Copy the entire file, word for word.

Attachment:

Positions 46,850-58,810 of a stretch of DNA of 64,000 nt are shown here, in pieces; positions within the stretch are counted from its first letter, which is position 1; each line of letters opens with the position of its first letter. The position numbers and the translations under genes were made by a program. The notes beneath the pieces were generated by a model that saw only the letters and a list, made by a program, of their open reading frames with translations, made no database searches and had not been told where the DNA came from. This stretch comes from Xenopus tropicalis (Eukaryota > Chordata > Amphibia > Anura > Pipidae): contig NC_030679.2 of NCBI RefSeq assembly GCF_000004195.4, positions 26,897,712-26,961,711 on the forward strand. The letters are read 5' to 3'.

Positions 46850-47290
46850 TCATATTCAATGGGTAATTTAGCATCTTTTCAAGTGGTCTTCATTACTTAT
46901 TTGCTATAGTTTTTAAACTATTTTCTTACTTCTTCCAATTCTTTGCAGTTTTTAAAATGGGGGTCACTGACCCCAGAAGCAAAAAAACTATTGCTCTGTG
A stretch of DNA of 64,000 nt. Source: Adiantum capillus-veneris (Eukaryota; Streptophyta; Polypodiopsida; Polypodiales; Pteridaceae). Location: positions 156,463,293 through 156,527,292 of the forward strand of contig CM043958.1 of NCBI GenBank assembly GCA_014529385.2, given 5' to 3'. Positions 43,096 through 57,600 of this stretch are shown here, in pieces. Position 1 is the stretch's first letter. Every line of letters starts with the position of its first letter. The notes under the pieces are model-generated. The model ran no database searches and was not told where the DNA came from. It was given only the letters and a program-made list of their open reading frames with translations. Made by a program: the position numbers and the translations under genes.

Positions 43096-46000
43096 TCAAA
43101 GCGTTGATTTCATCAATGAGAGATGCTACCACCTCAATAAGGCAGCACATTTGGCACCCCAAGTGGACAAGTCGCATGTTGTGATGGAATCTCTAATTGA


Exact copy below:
Positions 46,850-58,810 of a stretch of DNA of 64,000 nt are shown here, in pieces; positions within the stretch are counted from its first letter, which is position 1; each line of letters opens with the position of its first letter. The position numbers and the translations under genes were made by a program. The notes beneath the pieces were generated by a model that saw only the letters and a list, made by a program, of their open reading frames with translations, made no database searches and had not been told where the DNA came from. This stretch comes from Xenopus tropicalis (Eukaryota > Chordata > Amphibia > Anura > Pipidae): contig NC_030679.2 of NCBI RefSeq assembly GCF_000004195.4, positions 26,897,712-26,961,711 on the forward strand. The letters are read 5' to 3'.

Positions 46850-47290
46850 TCATATTCAATGGGTAATTTAGCATCTTTTCAAGTGGTCTTCATTACTTAT
46901 TTGCTATAGTTTTTAAACTATTTTCTTACTTCTTCCAATTCTTTGCAGTTTTTAAAATGGGGGTCACTGACCCCAGAAGCAAAAAAACTATTGCTCTGTG
A stretch of DNA of 64,000 nt. Source: Adiantum capillus-veneris (Eukaryota; Streptophyta; Polypodiopsida; Polypodiales; Pteridaceae). Location: positions 156,463,293 through 156,527,292 of the forward strand of contig CM043958.1 of NCBI GenBank assembly GCA_014529385.2, given 5' to 3'. Positions 43,096 through 57,600 of this stretch are shown here, in pieces. Position 1 is the stretch's first letter. Every line of letters starts with the position of its first letter. The notes under the pieces are model-generated. The model ran no database searches and was not told where the DNA came from. It was given only the letters and a program-made list of their open reading frames with translations. Made by a program: the position numbers and the translations under genes.

Positions 43096-46000
43096 TCAAA
43101 GCGTTGATTTCATCAATGAGAGATGCTACCACCTCAATAAGGCAGCACATTTGGCACCCCAAGTGGACAAGTCGCATGTTGTGATGGAATCTCTAATTGA